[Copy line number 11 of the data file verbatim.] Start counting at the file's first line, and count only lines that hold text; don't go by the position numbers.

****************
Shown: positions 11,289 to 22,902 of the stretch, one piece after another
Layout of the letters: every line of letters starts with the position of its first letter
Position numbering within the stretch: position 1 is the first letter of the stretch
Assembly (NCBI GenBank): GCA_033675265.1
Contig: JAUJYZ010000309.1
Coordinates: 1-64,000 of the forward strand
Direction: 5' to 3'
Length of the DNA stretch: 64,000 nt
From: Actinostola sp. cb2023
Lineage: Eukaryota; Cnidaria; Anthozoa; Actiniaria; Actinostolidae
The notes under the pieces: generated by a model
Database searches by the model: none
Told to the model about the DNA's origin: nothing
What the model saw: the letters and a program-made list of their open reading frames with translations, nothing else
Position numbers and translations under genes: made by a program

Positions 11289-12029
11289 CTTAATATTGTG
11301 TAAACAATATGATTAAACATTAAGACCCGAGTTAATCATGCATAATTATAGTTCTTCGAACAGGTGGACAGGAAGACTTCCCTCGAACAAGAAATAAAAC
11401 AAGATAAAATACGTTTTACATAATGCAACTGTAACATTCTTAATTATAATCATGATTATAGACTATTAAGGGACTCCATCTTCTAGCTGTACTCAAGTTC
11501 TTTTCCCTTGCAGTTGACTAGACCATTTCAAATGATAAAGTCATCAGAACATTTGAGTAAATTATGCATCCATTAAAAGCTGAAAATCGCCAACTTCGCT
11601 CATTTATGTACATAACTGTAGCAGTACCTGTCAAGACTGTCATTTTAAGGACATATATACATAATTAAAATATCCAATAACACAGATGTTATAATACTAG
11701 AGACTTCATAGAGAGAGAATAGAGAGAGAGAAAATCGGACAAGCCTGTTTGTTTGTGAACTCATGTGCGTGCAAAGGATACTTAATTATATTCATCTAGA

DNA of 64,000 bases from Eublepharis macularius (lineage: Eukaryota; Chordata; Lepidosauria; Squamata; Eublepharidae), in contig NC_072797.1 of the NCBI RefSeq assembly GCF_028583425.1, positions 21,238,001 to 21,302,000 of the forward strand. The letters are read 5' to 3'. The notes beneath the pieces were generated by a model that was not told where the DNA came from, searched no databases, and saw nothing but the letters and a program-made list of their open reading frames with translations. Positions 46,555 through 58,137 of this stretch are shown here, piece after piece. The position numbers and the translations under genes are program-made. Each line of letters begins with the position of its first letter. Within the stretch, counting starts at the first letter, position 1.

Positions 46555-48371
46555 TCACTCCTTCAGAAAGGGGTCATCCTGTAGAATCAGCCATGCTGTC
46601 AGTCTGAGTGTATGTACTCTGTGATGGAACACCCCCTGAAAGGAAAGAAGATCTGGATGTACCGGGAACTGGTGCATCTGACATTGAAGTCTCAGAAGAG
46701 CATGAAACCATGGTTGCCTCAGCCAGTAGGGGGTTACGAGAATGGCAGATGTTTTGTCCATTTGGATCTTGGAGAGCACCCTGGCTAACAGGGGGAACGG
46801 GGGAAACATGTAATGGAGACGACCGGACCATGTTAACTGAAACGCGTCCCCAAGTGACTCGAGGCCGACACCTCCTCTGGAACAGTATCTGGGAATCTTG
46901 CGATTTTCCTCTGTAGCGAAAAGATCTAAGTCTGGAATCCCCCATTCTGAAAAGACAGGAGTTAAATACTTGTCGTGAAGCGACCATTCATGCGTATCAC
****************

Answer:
The notes under the pieces: generated by a model